Controls and Ergonomics
Rydeen DV16 Multimedia Receiver ReviewOn a head unit with this much capability, the interface is critically important. So rather than confusing things, the DVA6’s main control screen sort of resembles an icon-based tablet screen. Controls are easy to understand, and the unit is equipped with a tried-and-true rotary volume control. The net result is a very capable unit with far more features and convenience than ever before, while remaining quite simple to use and understand. 

Button illumination is red or blue with customizable wallpapers. 

The faceplate is fixed in position, and the CD loading slot is located at the top edge of the faceplate. Audio controls are simple to access and easy to adjust, regardless of what source you have selected. I also liked the ability to adjust the gain (relative volume) of each source independently.

Because this is an Android based unit, it does not directly support Apple devices, although using either Bluetooth or the USB connection, it connects with virtually any type of personal music player, Apple or otherwise. 

If you have a car with steering wheel controls, the DVA6 can also interface with those controls via a third party adapter like the SWI-RC from PAC. Additionally, an infrared remote control is included in the box.

Listening
For my listening session I have the DVA6 drive two amplifiers using the front and subwoofer pre-amp outputs. As you would expect from a unit as sophisticated as this, the audio performance is very good. Frequency response sounds nice and flat, and the sub output controls provide me a way to shift crossover points and adjust the amplitude of the sub separately from the main outputs.  The 6.2-inch TFT touch screen is responsive and easy to use, seldomly requiring a second attempt.

The noise floor of the unit is good, maybe not quite as good as my reference source unit, but enough for use in a car. People who buy this unit will be drawn to the fantastic array of available features and the convenience of full-time Internet connectivity. After listening to this unit for a few hours, it’s obvious nobody will be sacrificing audio performance to get these features.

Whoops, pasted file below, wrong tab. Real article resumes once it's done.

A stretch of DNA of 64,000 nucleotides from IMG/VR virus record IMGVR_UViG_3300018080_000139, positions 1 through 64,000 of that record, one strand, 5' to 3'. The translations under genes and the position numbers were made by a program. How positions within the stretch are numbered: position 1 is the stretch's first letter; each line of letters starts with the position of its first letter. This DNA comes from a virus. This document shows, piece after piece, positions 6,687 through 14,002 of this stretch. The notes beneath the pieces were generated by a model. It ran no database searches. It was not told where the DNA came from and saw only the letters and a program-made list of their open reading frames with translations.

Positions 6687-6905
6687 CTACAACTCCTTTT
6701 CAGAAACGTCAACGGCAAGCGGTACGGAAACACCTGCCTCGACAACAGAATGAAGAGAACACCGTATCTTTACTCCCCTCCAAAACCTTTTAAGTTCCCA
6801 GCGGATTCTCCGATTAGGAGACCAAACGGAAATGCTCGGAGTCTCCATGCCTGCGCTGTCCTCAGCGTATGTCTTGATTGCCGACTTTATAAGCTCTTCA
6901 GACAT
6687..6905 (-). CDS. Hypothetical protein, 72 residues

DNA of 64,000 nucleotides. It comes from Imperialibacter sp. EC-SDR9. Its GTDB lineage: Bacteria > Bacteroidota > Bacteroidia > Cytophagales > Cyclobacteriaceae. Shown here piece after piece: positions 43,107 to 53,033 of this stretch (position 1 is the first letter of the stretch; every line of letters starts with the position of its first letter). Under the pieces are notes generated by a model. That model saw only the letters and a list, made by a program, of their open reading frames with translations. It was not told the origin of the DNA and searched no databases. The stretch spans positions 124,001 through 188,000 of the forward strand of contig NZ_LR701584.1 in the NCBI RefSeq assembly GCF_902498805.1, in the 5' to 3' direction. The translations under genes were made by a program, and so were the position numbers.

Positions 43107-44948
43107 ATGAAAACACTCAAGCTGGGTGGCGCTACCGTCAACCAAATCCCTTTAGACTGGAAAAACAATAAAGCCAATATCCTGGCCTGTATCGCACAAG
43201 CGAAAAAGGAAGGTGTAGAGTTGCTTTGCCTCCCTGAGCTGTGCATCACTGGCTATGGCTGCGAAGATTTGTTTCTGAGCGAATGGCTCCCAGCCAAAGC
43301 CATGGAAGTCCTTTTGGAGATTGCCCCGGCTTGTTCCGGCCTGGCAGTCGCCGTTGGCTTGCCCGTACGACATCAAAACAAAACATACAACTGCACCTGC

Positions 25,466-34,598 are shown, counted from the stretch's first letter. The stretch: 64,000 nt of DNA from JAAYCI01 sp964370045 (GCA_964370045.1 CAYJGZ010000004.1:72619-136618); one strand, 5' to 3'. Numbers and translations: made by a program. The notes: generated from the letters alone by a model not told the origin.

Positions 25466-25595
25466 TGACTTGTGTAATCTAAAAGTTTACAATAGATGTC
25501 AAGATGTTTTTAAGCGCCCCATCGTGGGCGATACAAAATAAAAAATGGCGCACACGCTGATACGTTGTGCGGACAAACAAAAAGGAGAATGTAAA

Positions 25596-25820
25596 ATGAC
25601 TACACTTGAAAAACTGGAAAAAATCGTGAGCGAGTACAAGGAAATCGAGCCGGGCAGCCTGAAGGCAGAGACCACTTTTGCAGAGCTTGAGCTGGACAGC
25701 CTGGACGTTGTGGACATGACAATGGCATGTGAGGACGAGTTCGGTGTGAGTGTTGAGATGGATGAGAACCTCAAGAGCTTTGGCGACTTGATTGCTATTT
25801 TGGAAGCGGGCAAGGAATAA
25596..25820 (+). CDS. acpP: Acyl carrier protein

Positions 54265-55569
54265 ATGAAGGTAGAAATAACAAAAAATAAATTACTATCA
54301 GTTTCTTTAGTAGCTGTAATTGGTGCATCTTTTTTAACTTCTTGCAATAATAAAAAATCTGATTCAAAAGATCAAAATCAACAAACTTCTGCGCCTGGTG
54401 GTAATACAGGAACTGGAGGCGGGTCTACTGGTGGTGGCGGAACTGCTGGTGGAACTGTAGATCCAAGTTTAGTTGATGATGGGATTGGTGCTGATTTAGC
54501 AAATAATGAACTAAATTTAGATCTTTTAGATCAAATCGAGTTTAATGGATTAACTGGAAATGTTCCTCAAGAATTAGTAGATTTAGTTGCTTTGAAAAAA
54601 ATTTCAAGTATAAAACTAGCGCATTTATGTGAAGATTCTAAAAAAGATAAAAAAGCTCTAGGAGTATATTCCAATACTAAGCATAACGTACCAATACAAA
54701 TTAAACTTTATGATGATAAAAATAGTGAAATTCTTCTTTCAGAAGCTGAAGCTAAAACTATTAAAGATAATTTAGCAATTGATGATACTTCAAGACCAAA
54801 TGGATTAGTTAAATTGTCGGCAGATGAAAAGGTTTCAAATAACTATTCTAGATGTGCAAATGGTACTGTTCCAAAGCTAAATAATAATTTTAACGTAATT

On the Bench
The Rydeen DVA6 confirms my listening experience, and all of the usual tests produce respectable numbers. The response is quite flat all the way across the audio spectrum. Stereo separation and distortion measures low as well, and the internal amplifier produces the typical 17- to 18-watts of clean power into four-ohms. Pre-amp output voltage is the advertised 2.0-volts, with an output impedance of around 250-ohms. The DSP powered equalizer with its 12 bands of adjustment and selectable Q work well, but I would have liked a bit more adjustability of the subwoofer output, and a way to control the sub volume with fewer screen taps.

Rydeen DV16 Multimedia Receiver Review Rydeen DV16 Multimedia Receiver Review

Conclusion
Doing a thorough review on a product with this much capability and available functionality could fill up half of this issue, but suffice to say it’s the most intuitive, easy-to-use and well-thought-out Internet-based receiver I have tested to date.

With products like this, Rydeen is sure to become a recognized leader when it comes to cutting edge technology for your car. www.rydeenmobile.com